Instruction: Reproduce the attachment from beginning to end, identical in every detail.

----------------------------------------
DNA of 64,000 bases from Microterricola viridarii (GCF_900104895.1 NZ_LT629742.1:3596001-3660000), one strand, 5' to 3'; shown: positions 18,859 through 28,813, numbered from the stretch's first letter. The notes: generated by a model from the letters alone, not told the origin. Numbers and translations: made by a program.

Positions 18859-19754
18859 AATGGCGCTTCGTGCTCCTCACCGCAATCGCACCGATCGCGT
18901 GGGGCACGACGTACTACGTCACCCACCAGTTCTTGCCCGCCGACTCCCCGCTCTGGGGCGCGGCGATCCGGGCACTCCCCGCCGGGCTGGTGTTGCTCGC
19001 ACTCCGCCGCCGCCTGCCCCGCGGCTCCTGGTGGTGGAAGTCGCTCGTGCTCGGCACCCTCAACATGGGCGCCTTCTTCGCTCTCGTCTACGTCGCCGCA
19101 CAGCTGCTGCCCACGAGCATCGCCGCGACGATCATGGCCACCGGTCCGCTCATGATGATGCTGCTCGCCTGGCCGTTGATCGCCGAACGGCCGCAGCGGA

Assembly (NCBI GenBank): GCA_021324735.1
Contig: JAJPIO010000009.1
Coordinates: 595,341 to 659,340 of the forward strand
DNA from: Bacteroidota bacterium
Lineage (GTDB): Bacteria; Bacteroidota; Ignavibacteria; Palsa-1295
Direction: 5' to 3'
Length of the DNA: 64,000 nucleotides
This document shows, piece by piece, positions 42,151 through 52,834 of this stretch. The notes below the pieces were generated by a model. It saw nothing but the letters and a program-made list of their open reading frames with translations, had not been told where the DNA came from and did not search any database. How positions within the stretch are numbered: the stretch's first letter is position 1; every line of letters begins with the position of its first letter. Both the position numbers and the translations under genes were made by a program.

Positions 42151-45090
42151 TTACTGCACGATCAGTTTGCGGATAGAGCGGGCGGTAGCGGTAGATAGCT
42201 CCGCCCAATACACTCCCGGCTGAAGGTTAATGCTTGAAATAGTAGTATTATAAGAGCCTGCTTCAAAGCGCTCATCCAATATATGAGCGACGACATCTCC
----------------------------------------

DNA of 64,000 bases from Microterricola viridarii (GCF_900104895.1 NZ_LT629742.1:3596001-3660000), one strand, 5' to 3'; shown: positions 18,859 through 28,813, numbered from the stretch's first letter. The notes: generated by a model from the letters alone, not told the origin. Numbers and translations: made by a program.

Positions 18859-19754
18859 AATGGCGCTTCGTGCTCCTCACCGCAATCGCACCGATCGCGT
18901 GGGGCACGACGTACTACGTCACCCACCAGTTCTTGCCCGCCGACTCCCCGCTCTGGGGCGCGGCGATCCGGGCACTCCCCGCCGGGCTGGTGTTGCTCGC
19001 ACTCCGCCGCCGCCTGCCCCGCGGCTCCTGGTGGTGGAAGTCGCTCGTGCTCGGCACCCTCAACATGGGCGCCTTCTTCGCTCTCGTCTACGTCGCCGCA
19101 CAGCTGCTGCCCACGAGCATCGCCGCGACGATCATGGCCACCGGTCCGCTCATGATGATGCTGCTCGCCTGGCCGTTGATCGCCGAACGGCCGCAGCGGA

Assembly (NCBI GenBank): GCA_021324735.1
Contig: JAJPIO010000009.1
Coordinates: 595,341 to 659,340 of the forward strand
DNA from: Bacteroidota bacterium
Lineage (GTDB): Bacteria; Bacteroidota; Ignavibacteria; Palsa-1295
Direction: 5' to 3'
Length of the DNA: 64,000 nucleotides
This document shows, piece by piece, positions 42,151 through 52,834 of this stretch. The notes below the pieces were generated by a model. It saw nothing but the letters and a program-made list of their open reading frames with translations, had not been told where the DNA came from and did not search any database. How positions within the stretch are numbered: the stretch's first letter is position 1; every line of letters begins with the position of its first letter. Both the position numbers and the translations under genes were made by a program.

Positions 42151-45090
42151 TTACTGCACGATCAGTTTGCGGATAGAGCGGGCGGTAGCGGTAGATAGCT
42201 CCGCCCAATACACTCCCGGCTGAAGGTTAATGCTTGAAATAGTAGTATTATAAGAGCCTGCTTCAAAGCGCTCATCCAATATATGAGCGACGACATCTCC